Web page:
Magic doesn't have to be the workaday, taken for granted thing it often becomes in games, a mere tool for a purpose, not really any different than a sword or a key. In the Night Circus, a game advertising the new book of the same title, players are encouraged to appreciate the wonder, the enchantment of a world where an illusionist's cloak becomes ravens and a dragon on a carousel just might be alive, all entwined with the lure of the circus. Made in a collaboration between the novelist Erin Morgenstern and Failbetter Games, the team behind the similarly text-based and Twitter/Facebook-linked Echo Bazaar, the Night Circus is a trip into the dazzling black, white, and red world of the rêveurs, those who follow after a mysterious circus which vanishes and reappears all over the world, and a brief tour of the possible stories lurking there.
Compared to Echo Bazaar, the game is much more streamlined. Because the game is paid for by Random House as an advertisement for the novel, there are no microtransactions or turn limits. The Night Circus is entirely played with a deck of cards, which has a limit of six cards at a time and which refills at a rate of one card per four minutes. Simply click on the deck to deal a bank of up to three cards, and click on those cards to make choices and explore the first performance.
You'll be given goals of things to find, and as you progress, you'll collect mementos, a fittingly ambiguous term as they can be either items or memories, things like a feather from an angel's wing or a chunk of iced gingerbread, but also sweet sorrows, shivers down your spine, and even profound joy. Occasionally mementos themselves can be used; if that's the case, they'll have a red border. You'll eventually find a card that will allow you to leave the first performance if you choose. At the time of this review, only two performances are available, but it appears that at least four will be available eventually.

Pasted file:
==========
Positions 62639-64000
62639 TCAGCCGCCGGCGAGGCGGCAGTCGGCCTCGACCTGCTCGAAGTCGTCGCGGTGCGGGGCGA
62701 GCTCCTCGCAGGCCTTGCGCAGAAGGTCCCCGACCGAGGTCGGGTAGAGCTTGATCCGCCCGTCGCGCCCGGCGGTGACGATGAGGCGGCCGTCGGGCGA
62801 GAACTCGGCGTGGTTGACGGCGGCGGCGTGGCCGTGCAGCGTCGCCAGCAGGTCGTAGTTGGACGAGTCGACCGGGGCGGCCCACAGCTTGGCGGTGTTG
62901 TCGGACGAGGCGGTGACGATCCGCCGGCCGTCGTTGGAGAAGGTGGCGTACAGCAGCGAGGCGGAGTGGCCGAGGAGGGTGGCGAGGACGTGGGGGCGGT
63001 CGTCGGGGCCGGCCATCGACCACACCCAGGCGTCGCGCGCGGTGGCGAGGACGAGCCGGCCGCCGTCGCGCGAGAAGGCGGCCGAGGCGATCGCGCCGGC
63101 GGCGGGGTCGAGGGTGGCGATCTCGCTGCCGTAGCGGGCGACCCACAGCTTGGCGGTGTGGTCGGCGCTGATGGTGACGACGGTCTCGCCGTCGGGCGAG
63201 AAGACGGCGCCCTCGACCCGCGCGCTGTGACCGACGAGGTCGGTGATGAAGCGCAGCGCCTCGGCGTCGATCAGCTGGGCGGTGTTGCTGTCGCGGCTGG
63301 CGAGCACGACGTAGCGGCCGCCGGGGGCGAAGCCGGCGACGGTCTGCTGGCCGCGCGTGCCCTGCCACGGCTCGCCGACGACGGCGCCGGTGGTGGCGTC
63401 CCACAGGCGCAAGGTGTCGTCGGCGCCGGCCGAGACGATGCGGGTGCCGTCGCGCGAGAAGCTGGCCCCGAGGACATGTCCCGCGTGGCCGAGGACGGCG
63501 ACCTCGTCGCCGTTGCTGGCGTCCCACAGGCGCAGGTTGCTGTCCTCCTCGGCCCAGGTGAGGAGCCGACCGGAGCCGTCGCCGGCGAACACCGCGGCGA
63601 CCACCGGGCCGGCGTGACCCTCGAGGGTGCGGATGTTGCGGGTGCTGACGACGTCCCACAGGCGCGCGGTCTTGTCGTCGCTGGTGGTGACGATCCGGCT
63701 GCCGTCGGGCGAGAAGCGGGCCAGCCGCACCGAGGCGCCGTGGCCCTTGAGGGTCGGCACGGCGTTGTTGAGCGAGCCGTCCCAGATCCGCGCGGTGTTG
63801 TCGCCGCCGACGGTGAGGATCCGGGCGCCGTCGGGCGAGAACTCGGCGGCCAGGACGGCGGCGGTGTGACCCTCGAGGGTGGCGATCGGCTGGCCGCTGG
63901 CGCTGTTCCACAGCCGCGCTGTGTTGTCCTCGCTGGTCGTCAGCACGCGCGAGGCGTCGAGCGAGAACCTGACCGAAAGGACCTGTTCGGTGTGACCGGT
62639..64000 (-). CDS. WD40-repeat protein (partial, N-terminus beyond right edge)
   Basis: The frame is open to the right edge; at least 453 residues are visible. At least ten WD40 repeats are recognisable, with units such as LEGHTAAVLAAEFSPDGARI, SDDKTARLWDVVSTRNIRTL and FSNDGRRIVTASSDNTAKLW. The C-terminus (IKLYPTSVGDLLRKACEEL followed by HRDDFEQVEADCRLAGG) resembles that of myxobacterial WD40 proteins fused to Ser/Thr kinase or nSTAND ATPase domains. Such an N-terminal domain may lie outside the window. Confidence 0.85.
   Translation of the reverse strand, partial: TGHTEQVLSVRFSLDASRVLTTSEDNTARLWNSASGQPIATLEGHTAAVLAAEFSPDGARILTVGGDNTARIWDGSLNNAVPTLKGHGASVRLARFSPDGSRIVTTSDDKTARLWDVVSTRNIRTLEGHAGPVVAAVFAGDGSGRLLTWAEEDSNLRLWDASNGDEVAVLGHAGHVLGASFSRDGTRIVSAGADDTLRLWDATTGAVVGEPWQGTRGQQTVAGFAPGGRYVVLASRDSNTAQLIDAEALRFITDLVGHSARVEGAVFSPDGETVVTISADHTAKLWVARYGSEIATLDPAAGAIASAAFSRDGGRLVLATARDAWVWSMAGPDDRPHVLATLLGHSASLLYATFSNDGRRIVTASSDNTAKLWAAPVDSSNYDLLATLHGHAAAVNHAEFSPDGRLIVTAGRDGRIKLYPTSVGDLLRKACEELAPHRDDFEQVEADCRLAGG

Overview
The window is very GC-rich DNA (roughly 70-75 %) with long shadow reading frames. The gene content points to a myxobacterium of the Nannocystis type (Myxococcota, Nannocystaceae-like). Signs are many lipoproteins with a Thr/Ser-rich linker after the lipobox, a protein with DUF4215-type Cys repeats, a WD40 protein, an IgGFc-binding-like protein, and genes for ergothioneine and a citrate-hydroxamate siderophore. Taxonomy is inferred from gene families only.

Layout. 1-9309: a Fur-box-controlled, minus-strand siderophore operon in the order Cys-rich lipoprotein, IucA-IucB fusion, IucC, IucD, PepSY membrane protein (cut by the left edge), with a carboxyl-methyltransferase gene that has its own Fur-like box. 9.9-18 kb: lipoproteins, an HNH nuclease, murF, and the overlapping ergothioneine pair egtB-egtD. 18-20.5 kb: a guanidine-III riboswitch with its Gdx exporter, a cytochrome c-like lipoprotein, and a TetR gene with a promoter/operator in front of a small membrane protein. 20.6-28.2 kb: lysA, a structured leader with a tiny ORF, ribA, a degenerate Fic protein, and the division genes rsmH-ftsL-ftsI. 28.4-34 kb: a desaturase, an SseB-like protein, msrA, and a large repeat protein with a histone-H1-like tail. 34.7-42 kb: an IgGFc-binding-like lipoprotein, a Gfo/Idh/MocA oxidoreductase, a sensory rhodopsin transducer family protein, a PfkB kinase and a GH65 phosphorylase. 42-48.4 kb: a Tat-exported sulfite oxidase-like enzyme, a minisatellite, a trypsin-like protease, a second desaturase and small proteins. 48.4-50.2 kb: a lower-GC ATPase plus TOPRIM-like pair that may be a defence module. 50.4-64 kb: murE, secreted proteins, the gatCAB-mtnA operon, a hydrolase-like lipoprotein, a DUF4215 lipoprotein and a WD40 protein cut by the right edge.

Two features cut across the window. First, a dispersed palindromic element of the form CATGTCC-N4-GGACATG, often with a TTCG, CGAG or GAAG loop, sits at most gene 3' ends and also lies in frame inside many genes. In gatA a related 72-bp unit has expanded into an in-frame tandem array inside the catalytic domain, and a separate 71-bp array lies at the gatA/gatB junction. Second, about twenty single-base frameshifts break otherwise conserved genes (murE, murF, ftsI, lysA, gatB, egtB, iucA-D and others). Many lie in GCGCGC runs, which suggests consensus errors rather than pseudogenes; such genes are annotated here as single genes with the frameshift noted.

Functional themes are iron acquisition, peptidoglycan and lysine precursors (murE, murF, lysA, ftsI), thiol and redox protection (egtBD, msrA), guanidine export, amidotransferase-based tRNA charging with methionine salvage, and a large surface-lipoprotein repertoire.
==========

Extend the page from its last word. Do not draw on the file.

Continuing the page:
You must connect a Twitter or Facebook account in order to play the game at all, including one forced Tweet or status update. The only way to increase in rank is to invite people to join via your diary, and some choices can only be taken by those of a certain rank, so those who cannot entice roughly ten people to join via that link will be completely shut out of a certain amount of content. Since their goal is to increase exposure of the book the game is based on, it's an understandable decision, but they might have considered the ill-feeling it might cause in players who don't wish to spam their Twitter or Facebook friends with invitations to apps. Of course, if that's the case, you can always create a dummy account for either Twitter or Facebook solely for playing, just as many chose to do with Echo Bazaar. (Feel free to post your username in the comments if you're looking for friends!)
That major drawback aside, the world of the Night Circus is a place well worth exploring. The artwork is striking in its engraving-like simplicity, enlivened here and there with a touch of color. Yet fittingly for a book-inspired game, the true beauty is in the prose and the imagery that you create in your own imagination. By turns elegant, mystical, adorable, fantastic, ornate, and even delicious ("That popcorn needs eating more than any popcorn in all the histories of all the kingdoms of the earth."), it will pique your curiosity as effectively as it satisfies your craving for the most beautiful imagery of all: that which you see with your mind's eye.